Sunny outlook at Tourism Ireland
Tourism Ireland is responsible for marketing the Island of Ireland overseas as a holiday and business tourism destination. Its Chief Executive Niall Gibbons spoke to Pat Nolan about the agency’s work and how the Irish pub fits into this.
24 October 2017 | 0
Tourism, our largest indigenous industry, is responsible for over 4% of RoI’s GNP and employs about 286,000 across the island. In 2016, 10.3 million overseas visitors spent €5.3 billion while here.
Tourism Ireland therefore undertakes extensive marketing campaigns in 23 key source markets, prioritizing the US, Great Britain, Germany and France which together deliver almost three-quarters of all our overseas visitors. But promotions are also underway in 19 other global markets including North & South Europe, Australia/New Zealand, the UAE, China and India.
But it’s the appeal of the Irish pub and its relevance to this marketing drive that I’m here to discuss with Tourism Ireland’s Chief Executive Niall Gibbons at its Dublin base in Bishop’s Square, Redmond Hill.
Appointed Chief Executive of Tourism Ireland in June 2009, he’d been Tourism Ireland’s Director of Corporate Services & Policy.
A business graduate of Trinity College, Dublin and a Fellow of the Institute of Chartered Accountants, he’s also Deputy Vice President of the Dublin Chamber of Commerce, sits on the Export Trade Council for the Irish Government, is a member of Culture Ireland’s Expert Advisory Committee and a Fellow of the Irish Hospitality Institute.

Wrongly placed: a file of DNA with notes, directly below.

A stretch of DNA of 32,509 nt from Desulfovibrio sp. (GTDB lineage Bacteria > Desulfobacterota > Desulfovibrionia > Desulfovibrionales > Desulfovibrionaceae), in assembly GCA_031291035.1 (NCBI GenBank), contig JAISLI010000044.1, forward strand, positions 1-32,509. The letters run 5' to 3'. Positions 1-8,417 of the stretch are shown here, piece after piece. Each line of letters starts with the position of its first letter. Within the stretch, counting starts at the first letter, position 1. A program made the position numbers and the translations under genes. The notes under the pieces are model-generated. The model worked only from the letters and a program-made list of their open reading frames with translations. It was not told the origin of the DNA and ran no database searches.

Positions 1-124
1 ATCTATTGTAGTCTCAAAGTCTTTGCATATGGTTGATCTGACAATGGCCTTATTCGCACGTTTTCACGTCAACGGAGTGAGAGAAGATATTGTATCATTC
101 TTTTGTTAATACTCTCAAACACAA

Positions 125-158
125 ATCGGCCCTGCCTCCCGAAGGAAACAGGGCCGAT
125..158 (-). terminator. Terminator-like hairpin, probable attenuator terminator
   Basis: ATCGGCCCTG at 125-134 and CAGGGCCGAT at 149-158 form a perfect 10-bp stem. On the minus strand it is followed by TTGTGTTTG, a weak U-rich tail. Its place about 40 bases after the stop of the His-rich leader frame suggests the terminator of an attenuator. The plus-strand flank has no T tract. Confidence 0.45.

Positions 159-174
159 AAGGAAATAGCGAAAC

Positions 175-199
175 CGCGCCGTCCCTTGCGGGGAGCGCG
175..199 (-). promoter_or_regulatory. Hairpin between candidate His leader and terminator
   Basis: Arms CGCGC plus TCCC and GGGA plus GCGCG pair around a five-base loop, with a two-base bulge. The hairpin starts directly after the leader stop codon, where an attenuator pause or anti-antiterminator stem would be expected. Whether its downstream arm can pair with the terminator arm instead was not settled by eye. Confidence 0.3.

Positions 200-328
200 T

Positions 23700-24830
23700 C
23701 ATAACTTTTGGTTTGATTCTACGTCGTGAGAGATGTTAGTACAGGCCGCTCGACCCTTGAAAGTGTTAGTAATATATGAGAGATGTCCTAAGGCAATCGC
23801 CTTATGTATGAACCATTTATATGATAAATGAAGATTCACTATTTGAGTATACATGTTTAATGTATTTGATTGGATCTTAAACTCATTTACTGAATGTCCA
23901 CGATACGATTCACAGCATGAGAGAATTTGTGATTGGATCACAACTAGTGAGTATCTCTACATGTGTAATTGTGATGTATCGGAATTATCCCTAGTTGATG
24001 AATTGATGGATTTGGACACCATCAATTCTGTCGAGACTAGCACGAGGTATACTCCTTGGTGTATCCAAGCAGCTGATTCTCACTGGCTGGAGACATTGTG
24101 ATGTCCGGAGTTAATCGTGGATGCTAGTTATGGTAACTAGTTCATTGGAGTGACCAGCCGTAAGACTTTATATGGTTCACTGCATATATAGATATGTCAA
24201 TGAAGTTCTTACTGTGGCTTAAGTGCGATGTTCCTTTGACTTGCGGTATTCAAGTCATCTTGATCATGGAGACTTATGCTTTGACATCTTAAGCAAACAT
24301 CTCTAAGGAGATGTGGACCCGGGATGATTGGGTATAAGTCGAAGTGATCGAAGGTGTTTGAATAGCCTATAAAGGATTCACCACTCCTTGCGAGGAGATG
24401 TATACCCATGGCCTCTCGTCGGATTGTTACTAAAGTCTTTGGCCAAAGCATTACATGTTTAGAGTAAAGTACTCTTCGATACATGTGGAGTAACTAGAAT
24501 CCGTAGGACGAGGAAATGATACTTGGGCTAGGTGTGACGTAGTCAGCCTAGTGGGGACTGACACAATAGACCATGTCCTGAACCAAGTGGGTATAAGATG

He also believes that pubs play a central part in the appeal of Ireland to tourists.
“The pub is the cornerstone of Irish life and the overwhelming majority of international tourists want to experience one when here – anything from music in the pub to the pint itself,” he says.
“We’re always having international tour operators ask about this and the tourism media will always want to take in the pub experience.”
Some pubs get recurring mention overseas and the feedback Tourism Ireland gets is that the tourism experience is a very positive one, especially reviewing the Tripadvisor comments.
“But people aren’t just coming to experience a night in an Irish pub.”
Niall points out that the food experience in pubs has improved – a lot.
““I’d encourage pubs to keep up with that momentum and invest,” he says, “I read recently that food is the new currency in international tourism – it actually has an impact on destination choice.
“Tourists are not about just going in to a pub to buy a pint, they want to experience the warmth of the welcome, the quality of service, the friendly staff – and the more Irish it is the better.”
The tourists’ hygiene experience in the pub is important too – as is the music, he says.
Role of pub in Tourism Ireland’s marketing
So will Tourism Ireland make more of the role of the pub in its overseas marketing going forward?
He winces slightly.
“If I had a dollar for everybody who didn’t see themselves in our advertising…,” he trails off, before changing tack, “I think we’re doing quite well as it is. Some countries are more restrictive than others in what advertising they will allow,” he points out, citing France, for example, where Tourism Ireland is not allowed show drinks or convey that all-important pub atmosphere.
“The three things that stand out in the tourist’s psyche are the friendly experience, the culture and the scenery.
“The pub embodies part of the Irish experience and in that context gets its fair share of tourism.”
Marketing the pub to tourists has changed course over the last few years.
“The marketing game has changed a lot, even for us and the social media space is where you could really build your brand” he says, “but it takes time. There are certain pubs that could build their brand internationally, say through Tripadvisor, for example, by monitoring comments and uploading appealing imagery to convey the unique Irish ‘appeal’ – that’s an inexpensive form of international marketing.”
The influence of global TV can be found in Tourism Ireland’s celebrated ‘Doors of Thrones’ campaign.